Film Review: Lemmon Tree. Rating B+.
This is a drama filmed from mostly the Palestinian point of view but counter pointed with the official and unofficial Israeli view. Directed by Eran Riklis, an Israeli filmmaker, the film examines the consequences of Israeli governmental actions on both Arabs and Israelis much like Waltz with Bashir, reviewed below on January 11, 2009 .
The story centers around a Palestinian widow, Salma ( Arab-Israeli actress, Hiam Abbass) living alone, on a lemon grove inherited from her deceased father. Her husband is prematurely dead and her children live elsewhere leaving her to survive on the income from her lemon grove which she tends with the assistance of an aged family retainer.
Her life radically changes when a new Israeli Defense Minister, Israel Navon, (Doron Tavory) moves into a house bordering her land with his wife Mira (Rona Lipaz Michael).
Navron’s security people advise him to have the grove cut down as it offers cover for terrorists attempting to attack his home. Both Navron and his wife are conflicted by this advice but he reluctantly agrees and the Israeli Defense Force (IDF) proceeds with the legalities of taking the land and removing the trees for security reasons.
Salma makes inquiries as to her options with the local Arab leaders and is advised that it is a lost cause to oppose the IDF on a security issue. Consulting Arab lawyer, Ziad Daud, (Ali Suliman) she again learns that her case involving a land taking for security reasons has little chance and that she is lucky she has been offered compensation. Despite these dire predictions she is compelled to fight, because of father’s legacy, the military order in Israeli courts.
In the meantime the grove is fenced off from her house and Salma is not permitted to water or tend her trees. Mira whose children are away at school is left in her house much of the time while her husband is away on defense business.
Mira, who is estranged from her husband and in this respect also alone, is aware of the calamitous result of the taking to the widow whose house she can see from her window. She sees the soldiers preventing Salma from tending her trees which are now dying. She questions the need for the decision and it is a source of conflict between her self and her husband. This is compounded by the suggestion that he is having an affair with a young female attaché on his staff.
Mira tries to visit Salma and nearly makes it but security agents stop her at Salma’s door and she returns to her house overlooking the lemon grove and Salma’s modest home.
The lemon grove is based on true events and is an allegory for the state of Israeli-Palestinian relations. What ever rapprochement between Arab and Israeli on the personal level and on the official level might be possible is either made impossible or severely curtailed by the militants on both sides.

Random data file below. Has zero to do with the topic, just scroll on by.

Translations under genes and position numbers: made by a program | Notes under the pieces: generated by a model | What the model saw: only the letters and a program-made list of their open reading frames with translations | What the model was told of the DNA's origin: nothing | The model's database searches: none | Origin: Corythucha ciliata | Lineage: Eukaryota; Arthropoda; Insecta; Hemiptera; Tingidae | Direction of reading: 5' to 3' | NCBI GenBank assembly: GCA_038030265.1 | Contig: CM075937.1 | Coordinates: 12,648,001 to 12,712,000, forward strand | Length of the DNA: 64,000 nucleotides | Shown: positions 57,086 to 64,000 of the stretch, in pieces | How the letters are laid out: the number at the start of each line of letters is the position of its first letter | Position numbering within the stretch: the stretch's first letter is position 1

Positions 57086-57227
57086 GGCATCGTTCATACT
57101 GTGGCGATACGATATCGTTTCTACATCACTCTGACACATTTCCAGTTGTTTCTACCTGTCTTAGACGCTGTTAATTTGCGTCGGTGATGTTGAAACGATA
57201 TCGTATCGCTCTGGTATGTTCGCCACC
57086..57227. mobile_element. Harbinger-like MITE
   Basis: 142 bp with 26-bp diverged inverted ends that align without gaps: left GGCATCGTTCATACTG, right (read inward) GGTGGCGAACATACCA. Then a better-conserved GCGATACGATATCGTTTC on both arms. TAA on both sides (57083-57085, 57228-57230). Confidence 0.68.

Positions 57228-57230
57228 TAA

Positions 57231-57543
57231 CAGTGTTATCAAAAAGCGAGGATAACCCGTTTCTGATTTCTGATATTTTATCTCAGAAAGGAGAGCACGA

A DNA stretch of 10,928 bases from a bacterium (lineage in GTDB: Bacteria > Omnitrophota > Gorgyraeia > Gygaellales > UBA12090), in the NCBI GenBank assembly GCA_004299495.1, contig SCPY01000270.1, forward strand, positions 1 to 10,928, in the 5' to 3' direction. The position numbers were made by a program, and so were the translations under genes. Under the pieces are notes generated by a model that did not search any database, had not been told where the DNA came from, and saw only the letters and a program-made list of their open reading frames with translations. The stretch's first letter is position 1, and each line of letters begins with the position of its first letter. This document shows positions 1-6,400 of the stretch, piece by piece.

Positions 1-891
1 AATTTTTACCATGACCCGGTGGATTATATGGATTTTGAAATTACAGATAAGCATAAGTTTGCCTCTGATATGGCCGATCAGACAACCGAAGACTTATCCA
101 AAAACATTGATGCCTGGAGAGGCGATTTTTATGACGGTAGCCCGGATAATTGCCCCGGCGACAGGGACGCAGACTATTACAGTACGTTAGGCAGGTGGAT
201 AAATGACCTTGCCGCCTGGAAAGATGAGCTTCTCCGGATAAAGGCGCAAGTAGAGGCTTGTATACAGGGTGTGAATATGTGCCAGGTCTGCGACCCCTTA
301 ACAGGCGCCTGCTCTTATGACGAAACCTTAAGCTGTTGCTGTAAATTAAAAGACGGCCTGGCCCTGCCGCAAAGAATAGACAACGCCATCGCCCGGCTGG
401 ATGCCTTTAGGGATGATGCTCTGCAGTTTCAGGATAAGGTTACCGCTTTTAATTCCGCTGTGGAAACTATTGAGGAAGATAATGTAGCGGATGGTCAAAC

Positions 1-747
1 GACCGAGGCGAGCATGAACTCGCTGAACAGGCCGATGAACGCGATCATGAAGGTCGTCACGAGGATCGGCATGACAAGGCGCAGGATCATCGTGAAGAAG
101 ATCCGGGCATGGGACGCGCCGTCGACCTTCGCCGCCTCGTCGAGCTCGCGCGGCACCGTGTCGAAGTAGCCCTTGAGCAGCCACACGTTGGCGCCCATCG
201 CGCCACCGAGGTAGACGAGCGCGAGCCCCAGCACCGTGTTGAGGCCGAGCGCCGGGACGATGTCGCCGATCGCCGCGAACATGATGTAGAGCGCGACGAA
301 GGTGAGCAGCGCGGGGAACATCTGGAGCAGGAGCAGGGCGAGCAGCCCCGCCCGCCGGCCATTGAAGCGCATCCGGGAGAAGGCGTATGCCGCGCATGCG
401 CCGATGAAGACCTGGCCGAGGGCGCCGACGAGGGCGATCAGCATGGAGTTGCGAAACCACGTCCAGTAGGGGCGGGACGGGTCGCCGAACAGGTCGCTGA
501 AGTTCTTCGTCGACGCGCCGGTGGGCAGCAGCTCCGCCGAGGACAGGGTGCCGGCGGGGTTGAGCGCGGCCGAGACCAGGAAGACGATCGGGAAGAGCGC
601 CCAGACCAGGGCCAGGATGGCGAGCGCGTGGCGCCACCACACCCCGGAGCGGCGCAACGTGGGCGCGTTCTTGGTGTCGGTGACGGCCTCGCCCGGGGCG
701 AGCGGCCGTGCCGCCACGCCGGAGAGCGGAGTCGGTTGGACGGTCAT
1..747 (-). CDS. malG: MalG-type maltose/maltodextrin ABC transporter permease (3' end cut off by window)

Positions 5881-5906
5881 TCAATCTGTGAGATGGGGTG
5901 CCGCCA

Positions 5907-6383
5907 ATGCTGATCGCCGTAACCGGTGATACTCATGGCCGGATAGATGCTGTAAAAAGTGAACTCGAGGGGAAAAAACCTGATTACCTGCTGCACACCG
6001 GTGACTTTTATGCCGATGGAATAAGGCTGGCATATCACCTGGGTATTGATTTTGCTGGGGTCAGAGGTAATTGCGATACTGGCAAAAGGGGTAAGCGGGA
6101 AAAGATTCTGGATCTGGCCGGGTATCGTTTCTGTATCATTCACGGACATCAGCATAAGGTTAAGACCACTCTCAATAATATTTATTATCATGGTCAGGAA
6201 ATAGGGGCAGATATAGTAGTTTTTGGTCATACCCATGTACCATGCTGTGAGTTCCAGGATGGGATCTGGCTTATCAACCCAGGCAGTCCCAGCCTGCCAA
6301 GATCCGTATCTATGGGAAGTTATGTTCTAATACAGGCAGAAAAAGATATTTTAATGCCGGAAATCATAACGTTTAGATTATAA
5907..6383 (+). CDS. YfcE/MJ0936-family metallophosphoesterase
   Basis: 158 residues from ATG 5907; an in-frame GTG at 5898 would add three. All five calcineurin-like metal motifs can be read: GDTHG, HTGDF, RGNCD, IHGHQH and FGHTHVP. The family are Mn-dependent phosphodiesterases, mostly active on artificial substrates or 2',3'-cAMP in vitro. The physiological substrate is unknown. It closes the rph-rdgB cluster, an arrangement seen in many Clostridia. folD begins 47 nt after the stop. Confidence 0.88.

Although Mira would like to reach out to Salma she cannot for security reasons although Salma, herself, is non threatening. However as the Israeli’s well know , appearances can be deceiving.
Her husband is Defense Minister and a separatist politician, who could override his security advisors decision, he chooses not to because he realizes that the lemon grove is a metaphor for events happening all over Israel and he will be seen as soft on defense if he acquiesces to his wife’s wishes that Salma’s grove be left intact.
There many secondary themes in this picture. One is that the Arab friends of her late husband are upset she is seen as being too close to lawyer Zaid. This is a meretricious relationship in their eyes as the lawyer is half her age and is also engaged to a prominent Arab politician’s daughter. However they are unconcerned with her struggle to keep her lemon grove and offer neither financial nor moral support. So the film is a comment as well concerning the status of Arab women in Arabic society
A perceptive woman journalist recognizes the emotional aspect of this story, a poor widow fighting the government to preserve her lemon grove and the matter becomes front page news. However the defense minister defends his actions by saying that his hands are tied by the military, the ongoing assaults by Hezbollah rockets in the north and by terrorist acts throughout
Salma achieves a pyrrhic victory when she wins the right to keep half her lemon grove. At the end the defense minister is in his fortress like house with his view of a once pastoral country side including the lemon grove blocked by the separating wall.
Salma is seen walking her land with half her lemon trees cut back to just above the roots but not completely destroyed so they will grow again with care, symbolic perhaps of the Arab-Israeli condition. The lawyer who made advances towards her is gone, married to the politician’s daughter and the Defense minister is alone in his walled off secure house. Mira is also gone.
The lynchpin of this film is Hiam Abbass whose soulful face reveals the pain of her life and condition. This is mirrored in Mira’s intense feeling that she would like to reach across the divide that separates them and at least communicate as women facing similar problems. In the end everybody loses something and what is gained, Navron’s security or half Salma’s grove, is a bitter bargain for what was lost. The film is well written and directed. The cinematographer was Ranier Klausmann